Friday, 14 February 2014

Lead Compound

The goal of the medicinal chemist is to find compounds that have potent effects on given diseases with minimum side effects. In other words, a drug must react selectively with its target and have minimal negative effects. A drug must get to the right place in the body, at the right concentration, and at the right time. Therefore, a drug must have the appropriate solubility to allow it to be transported to the target cell. If it is taken orally, the drug must be insensitive to the acid conditions of the stomach, and it also must resist enzymatic degradation by the liver before it reaches its target. Finally, it must eventually be either excreted as is or degraded to harmless compounds that can be excreted.

Medicinal agents used by humans since ancient Times provided the starting point for the development of our current arsenal of drugs . The active ingredients were isolated from herbs , berries, roots, and bark used in traditional medicine. Foxglove, for instance, furnished digitoxin, a cardiac stimulant. The bark of the cinchona tree yielded quinine for relief from malaria. Willow bark contains salicylates used to control fever and pain. The sticky juice of the oriental opium poppy provided morphine for severe pain and codeine for the control of a couch. By 1882, more than 50 different herbs were commonly used to make medicines. Many of these herbs wrere grown in the gardens of religious establishments that treated the sick.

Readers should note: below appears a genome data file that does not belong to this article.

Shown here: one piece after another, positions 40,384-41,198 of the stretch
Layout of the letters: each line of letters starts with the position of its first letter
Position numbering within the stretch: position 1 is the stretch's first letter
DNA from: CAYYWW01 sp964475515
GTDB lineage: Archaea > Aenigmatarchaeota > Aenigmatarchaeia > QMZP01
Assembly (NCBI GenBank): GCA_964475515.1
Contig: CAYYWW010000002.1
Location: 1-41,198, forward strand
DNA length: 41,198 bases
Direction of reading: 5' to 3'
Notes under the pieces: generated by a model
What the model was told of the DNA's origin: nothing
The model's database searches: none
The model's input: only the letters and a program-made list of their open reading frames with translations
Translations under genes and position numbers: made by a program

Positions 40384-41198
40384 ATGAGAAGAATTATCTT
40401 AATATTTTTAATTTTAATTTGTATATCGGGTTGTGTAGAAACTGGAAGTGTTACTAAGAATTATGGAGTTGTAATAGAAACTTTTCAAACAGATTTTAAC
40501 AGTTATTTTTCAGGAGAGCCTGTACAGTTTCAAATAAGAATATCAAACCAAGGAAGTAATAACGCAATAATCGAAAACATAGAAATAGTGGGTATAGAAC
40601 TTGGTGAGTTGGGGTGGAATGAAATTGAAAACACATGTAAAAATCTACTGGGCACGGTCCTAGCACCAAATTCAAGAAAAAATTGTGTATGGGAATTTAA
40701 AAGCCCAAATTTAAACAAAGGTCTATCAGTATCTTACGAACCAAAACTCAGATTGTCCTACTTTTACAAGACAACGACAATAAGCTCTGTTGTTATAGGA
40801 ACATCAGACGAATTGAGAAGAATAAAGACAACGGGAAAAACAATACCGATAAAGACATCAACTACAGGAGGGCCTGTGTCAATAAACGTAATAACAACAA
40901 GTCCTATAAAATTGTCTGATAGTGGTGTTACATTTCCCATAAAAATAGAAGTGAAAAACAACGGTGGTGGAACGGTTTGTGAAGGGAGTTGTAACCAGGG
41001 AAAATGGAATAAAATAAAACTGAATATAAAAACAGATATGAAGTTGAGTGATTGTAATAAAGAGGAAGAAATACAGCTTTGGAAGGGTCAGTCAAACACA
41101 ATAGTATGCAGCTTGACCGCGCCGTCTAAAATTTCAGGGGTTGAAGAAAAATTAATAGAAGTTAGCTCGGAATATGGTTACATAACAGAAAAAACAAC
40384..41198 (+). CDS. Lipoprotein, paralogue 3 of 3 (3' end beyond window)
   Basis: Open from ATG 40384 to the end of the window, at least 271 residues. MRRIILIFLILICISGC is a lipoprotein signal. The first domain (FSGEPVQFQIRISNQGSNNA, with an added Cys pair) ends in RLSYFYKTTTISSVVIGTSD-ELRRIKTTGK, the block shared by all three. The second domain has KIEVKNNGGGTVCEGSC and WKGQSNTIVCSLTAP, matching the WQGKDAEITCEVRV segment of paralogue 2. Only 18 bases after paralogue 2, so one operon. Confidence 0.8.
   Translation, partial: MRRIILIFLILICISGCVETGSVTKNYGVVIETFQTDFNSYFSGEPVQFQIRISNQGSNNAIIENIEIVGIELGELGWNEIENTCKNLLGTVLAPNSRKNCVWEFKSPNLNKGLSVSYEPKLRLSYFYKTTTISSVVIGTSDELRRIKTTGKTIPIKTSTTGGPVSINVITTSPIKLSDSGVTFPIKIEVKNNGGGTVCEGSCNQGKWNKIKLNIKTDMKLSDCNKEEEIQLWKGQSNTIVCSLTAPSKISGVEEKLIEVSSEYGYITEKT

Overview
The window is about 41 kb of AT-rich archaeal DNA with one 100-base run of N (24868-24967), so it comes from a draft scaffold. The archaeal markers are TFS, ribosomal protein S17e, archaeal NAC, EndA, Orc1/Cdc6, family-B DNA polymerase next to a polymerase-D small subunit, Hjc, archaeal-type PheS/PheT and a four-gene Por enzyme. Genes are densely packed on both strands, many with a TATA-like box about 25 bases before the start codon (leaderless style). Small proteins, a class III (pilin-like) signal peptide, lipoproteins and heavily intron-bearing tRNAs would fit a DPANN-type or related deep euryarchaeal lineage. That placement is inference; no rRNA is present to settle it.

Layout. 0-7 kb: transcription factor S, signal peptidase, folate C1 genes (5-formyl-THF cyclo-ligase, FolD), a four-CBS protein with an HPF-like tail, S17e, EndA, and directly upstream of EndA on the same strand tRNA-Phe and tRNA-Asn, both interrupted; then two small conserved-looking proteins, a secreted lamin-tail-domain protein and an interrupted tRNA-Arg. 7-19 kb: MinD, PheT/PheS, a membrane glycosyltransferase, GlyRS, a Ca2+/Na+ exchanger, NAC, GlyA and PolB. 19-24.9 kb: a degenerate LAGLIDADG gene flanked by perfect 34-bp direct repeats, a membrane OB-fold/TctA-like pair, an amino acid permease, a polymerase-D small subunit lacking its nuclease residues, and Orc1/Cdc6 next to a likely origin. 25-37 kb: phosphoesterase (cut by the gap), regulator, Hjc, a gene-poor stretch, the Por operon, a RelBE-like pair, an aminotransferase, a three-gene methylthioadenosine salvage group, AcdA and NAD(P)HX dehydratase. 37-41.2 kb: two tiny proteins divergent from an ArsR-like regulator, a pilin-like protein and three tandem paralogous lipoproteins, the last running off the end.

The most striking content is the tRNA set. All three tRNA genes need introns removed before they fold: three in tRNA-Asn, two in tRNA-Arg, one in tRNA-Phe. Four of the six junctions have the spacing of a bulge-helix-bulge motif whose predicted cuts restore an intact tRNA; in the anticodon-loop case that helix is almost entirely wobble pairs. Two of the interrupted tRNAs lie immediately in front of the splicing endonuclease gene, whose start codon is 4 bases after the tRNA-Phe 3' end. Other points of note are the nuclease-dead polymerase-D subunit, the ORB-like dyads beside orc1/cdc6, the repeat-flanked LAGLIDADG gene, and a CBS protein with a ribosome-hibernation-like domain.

Scientists still search the world for plants and berries and the oceans for flora and fauna that might yield new medicinal compounds . Taxol, a compound isolated from the bark of the Pacific yew tree, is a relatively recently recognized anticancer agent.
Once a naturally occurring drug is isolated and its structure determined, it can serve as a prototype in a search for other biologically active compounds . The prototype is called a lead compound ( i.e., a compound that plays a leading role in the search ). Analogs of the lead compound are synthesized in order to find one that might have improved therapeutic properties or fewer side effects. The analog may have a different substituent than the lead compound , a branched chain instead of a straight chain , or a different ring system. Changing the structure of the lead compound is called molecular modification.





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